If a similar trend is seen for the NHS, vacancies would likely balloon to unprecedented levels.
Unison head of health Sara Gorton said she feared the move might knock staff morale further and prompt workers to leave - or lose their job.
The government should consider alternatives like daily testing, she said, and not risk making the same mistake made with mandatory jabs in social care - which she said had led to an unprecedented staffing crisis.
From Thursday, care homes will be required to refuse entry to workers who have not been fully vaccinated, unless they have a medical exemption or there is an emergency.
Mr Javid said that since announcing the requirement for care staff, the number of unvaccinated workers in the sector has fallen from 88,000 to 32,000 in the last month.
'You've got to do the right thing'
Douglas Ferguson, a surgeon at Exeter Hospital, said it was the government's responsibility to protect the population, describing the policy as "quite sensible".
"I think, to be honest, if people who don't want to be vaccinated feel that an injection, which is very well scientifically researched, is something that they decide they're going to change their entire career for, it seems unwise, I would say."
Overall, Mr Ferguson thought the move was likely to be welcomed by staff.
"If all the staff know everybody else is vaccinated - I mean the majority are already anyway - I think it would give further confidence in you doing your job and potentially from those members of staff also."
He added that he only knew of one colleague who had chosen not to be vaccinated.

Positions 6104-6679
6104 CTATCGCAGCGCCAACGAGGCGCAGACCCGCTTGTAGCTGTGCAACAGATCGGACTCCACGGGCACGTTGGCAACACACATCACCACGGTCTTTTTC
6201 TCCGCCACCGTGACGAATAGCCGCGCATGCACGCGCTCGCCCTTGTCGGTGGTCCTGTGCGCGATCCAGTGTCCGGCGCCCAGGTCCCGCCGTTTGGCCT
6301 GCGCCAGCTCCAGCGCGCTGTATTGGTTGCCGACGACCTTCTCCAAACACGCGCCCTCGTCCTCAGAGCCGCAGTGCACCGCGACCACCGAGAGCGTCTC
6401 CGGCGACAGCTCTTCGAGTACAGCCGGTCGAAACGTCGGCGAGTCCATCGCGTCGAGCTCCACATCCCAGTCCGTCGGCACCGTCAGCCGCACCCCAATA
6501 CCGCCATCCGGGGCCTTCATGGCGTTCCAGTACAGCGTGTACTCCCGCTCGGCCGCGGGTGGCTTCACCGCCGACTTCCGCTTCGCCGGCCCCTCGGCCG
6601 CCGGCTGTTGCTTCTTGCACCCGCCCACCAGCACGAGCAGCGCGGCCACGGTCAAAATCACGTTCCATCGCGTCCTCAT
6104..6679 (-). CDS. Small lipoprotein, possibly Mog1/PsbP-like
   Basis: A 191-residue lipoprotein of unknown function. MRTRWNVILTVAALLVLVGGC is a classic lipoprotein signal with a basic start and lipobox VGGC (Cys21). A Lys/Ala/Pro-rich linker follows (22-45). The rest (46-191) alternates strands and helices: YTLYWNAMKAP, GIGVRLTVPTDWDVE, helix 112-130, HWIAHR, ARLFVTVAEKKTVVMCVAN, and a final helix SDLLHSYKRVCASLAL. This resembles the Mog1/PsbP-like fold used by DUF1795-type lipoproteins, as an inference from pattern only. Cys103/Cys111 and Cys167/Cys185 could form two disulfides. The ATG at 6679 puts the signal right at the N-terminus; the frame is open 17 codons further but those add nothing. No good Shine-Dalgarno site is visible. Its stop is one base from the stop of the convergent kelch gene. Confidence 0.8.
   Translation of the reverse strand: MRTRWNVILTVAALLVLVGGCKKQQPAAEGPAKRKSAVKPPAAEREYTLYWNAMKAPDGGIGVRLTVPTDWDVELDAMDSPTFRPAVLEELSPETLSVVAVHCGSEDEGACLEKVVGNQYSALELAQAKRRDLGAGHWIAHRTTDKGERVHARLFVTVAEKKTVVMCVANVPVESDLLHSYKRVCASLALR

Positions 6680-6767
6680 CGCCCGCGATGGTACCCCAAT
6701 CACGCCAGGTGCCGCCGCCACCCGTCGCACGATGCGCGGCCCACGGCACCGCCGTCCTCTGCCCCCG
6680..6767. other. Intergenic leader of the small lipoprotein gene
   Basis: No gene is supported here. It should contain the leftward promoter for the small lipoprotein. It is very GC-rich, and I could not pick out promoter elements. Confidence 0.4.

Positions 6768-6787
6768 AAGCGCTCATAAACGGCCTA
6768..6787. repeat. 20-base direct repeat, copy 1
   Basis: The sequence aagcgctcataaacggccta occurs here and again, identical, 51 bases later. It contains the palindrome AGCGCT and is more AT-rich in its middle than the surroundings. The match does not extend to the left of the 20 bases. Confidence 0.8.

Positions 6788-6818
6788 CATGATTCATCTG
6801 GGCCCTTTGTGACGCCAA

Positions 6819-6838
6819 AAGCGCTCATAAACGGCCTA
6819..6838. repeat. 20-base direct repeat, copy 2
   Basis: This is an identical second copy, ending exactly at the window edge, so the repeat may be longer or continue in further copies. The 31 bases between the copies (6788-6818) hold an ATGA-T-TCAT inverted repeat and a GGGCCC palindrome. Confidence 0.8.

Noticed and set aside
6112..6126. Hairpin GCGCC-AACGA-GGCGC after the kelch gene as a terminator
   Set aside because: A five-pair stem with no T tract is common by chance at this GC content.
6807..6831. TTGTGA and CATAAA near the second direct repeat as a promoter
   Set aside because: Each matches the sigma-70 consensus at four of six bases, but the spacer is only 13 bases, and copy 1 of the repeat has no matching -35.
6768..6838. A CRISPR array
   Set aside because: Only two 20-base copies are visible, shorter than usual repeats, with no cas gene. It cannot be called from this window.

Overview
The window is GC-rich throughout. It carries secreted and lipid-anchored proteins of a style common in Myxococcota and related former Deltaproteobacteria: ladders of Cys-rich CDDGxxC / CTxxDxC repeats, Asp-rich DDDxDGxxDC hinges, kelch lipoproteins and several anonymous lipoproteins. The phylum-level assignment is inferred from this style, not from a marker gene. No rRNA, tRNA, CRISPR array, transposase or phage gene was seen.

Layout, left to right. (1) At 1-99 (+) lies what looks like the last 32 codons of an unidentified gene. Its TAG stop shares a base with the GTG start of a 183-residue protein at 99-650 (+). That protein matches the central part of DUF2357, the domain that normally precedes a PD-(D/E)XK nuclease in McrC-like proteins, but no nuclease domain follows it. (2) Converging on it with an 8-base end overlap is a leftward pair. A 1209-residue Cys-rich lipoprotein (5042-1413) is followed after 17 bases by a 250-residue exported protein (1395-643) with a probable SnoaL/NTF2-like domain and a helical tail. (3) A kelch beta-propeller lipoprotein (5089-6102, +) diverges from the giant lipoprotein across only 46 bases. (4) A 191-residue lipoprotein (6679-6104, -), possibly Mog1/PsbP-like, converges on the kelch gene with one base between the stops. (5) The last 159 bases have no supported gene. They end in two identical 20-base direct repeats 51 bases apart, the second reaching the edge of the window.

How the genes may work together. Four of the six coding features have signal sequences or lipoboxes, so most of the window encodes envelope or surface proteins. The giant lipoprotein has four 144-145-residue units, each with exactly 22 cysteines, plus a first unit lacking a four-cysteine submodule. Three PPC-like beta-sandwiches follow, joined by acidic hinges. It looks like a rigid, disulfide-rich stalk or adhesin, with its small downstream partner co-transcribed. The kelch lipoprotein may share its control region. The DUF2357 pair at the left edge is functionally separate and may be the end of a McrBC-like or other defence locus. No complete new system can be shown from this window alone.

NHS figures show vaccination rates vary hugely: among hospitals, Dorset County hospital has the highest at 94.6%, while Barts Health NHS Trust has the lowest rate of fully vaccinated staff, at 79.7%.
At Southampton General Hospital, frontline workers were told by letter in September they would face redeployment if they did not get vaccinated.
One worker, who has been redeployed after refusing to get the vaccine, said it was "disappointing" but not unexpected that jabs would be made compulsory for NHS workers.
She said that she felt it was against her human rights to be forced to take the vaccination and said it should be her decision.
"I'm angry," she said. "Probably I will just go and get it, what other options have I got?"
Some countries have already introduced compulsory vaccination - including France, which had to suspend 3,000 unvaccinated healthcare workers in September.
More than 45.8 million people in the UK have had two doses of a Covid-19 vaccine, meaning 79.8% of people aged over 12 are fully vaccinated, while 87.5% have had a first dose.
Vaccinated people have a lower risk of catching Covid and are less likely to become seriously ill or need to go to hospital, but there is still a chance they can transmit the virus.
The number of daily confirmed cases of Covid-19 remains high but Tuesday was the sixth day in a row that the figure came in under 40,000, with 33,559 cases reported. A further 262 deaths within 28 days of a positive test were reported, down from 293 for the same day last week.